Insertion Sequences show diverse recent activities in Cyanobacteria and Archaea
Computational Systems Biology Laboratory, Department of Biochemistry and Molecular Biology and Institute of Bioinformatics, University of Georgia, Athens, GA 30602, USA
BMC Genomics 2008, 9:36 doi:10.1186/1471-2164-9-36Published: 24 January 2008
Mobile genetic elements (MGEs) play an essential role in genome rearrangement and evolution, and are widely used as an important genetic tool.
In this article, we present genetic maps of recently active Insertion Sequence (IS) elements, the simplest form of MGEs, for all sequenced cyanobacteria and archaea, predicted based on the previously identified ~1,500 IS elements. Our predicted IS maps are consistent with the NCBI annotations of the IS elements. By linking the predicted IS elements to various characteristics of the organisms under study and the organism's living conditions, we found that (a) the activities of IS elements heavily depend on the environments where the host organisms live; (b) the number of recently active IS elements in a genome tends to increase with the genome size; (c) the flanking regions of the recently active IS elements are significantly enriched with genes encoding DNA binding factors, transporters and enzymes; and (d) IS movements show no tendency to disrupt operonic structures.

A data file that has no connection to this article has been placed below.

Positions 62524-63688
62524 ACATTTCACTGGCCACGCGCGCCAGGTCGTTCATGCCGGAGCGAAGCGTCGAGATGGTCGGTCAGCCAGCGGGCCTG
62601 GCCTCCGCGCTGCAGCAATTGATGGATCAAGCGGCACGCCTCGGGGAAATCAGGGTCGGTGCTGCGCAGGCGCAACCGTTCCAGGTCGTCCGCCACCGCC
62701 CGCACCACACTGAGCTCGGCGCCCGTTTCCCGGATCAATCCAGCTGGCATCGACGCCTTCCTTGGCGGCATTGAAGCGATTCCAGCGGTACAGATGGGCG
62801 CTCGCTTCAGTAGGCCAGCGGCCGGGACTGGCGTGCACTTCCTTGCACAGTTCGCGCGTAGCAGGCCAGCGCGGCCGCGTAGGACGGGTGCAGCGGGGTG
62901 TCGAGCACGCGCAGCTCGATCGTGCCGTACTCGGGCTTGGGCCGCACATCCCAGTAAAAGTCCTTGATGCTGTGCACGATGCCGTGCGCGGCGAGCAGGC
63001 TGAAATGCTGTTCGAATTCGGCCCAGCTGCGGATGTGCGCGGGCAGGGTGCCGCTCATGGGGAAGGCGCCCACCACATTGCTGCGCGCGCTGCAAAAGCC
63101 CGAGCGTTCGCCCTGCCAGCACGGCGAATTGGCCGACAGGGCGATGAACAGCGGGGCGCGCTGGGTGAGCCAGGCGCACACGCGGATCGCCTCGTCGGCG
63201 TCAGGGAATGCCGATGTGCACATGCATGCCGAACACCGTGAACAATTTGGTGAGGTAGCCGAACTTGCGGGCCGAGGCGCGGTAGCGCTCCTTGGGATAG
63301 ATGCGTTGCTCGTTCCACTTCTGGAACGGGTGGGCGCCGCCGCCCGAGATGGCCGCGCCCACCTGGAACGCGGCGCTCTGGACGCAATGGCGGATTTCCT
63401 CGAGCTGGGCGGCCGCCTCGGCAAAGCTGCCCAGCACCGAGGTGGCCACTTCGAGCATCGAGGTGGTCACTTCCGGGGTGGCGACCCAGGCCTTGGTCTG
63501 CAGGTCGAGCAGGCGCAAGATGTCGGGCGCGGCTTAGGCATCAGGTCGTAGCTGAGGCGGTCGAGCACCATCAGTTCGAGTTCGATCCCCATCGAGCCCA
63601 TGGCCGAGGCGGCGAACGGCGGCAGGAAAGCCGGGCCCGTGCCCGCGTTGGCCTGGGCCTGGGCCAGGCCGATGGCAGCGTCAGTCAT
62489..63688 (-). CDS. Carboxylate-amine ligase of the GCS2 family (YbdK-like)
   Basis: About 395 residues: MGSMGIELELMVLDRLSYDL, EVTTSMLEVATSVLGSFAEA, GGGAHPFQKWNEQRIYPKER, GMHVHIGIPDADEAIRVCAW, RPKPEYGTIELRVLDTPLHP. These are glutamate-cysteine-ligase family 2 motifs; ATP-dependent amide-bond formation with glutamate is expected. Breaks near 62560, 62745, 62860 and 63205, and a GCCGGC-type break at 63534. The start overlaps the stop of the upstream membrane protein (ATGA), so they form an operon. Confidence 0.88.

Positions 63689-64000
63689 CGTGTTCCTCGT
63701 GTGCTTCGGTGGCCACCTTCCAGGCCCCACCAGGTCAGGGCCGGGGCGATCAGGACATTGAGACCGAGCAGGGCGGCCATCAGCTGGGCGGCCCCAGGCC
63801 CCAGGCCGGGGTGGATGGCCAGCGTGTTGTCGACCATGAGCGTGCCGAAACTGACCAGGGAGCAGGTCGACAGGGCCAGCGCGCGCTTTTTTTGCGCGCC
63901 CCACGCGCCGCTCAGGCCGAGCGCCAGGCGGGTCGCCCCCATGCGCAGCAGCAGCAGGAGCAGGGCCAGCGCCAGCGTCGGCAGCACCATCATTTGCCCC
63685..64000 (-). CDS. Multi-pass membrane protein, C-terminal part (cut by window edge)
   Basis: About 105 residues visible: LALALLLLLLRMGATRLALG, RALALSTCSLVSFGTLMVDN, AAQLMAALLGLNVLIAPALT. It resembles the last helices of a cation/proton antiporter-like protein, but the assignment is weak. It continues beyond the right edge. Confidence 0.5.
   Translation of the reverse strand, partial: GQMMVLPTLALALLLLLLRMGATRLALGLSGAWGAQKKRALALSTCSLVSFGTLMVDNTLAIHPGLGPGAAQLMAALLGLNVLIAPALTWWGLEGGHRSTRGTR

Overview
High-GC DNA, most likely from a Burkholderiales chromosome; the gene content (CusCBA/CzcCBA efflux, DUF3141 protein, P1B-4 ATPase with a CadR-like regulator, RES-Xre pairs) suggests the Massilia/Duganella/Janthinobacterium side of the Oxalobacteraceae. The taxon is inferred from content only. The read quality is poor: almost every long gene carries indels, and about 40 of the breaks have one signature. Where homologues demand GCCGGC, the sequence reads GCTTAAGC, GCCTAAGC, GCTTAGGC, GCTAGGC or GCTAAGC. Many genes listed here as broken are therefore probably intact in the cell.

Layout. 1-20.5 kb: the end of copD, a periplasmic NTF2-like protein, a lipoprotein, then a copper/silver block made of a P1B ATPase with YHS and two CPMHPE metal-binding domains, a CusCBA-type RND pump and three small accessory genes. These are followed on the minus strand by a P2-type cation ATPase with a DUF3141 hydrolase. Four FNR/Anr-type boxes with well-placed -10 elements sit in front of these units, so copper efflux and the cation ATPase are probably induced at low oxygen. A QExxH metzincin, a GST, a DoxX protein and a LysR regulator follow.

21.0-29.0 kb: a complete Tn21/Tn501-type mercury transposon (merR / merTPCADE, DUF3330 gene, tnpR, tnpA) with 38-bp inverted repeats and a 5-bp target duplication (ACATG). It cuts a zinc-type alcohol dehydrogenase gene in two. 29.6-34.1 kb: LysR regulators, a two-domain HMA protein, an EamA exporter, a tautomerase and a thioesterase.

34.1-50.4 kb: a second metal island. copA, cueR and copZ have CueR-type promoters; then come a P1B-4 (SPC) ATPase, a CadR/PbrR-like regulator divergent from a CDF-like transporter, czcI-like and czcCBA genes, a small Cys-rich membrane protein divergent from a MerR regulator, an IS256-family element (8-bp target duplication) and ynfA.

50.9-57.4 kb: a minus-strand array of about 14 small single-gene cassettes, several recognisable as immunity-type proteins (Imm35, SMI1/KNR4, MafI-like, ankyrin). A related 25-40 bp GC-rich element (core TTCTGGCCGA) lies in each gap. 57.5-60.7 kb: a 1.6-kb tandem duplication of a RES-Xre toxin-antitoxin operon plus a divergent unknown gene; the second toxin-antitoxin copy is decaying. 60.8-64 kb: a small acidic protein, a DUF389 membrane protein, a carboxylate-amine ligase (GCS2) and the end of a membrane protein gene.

This is the first genome-scale maps of IS elements with detailed structural information on the sequence level. These genetic maps of recently active IS elements and the several interesting observations would help to improve our understanding of how IS elements proliferate and how they are involved in the evolution of the host genomes.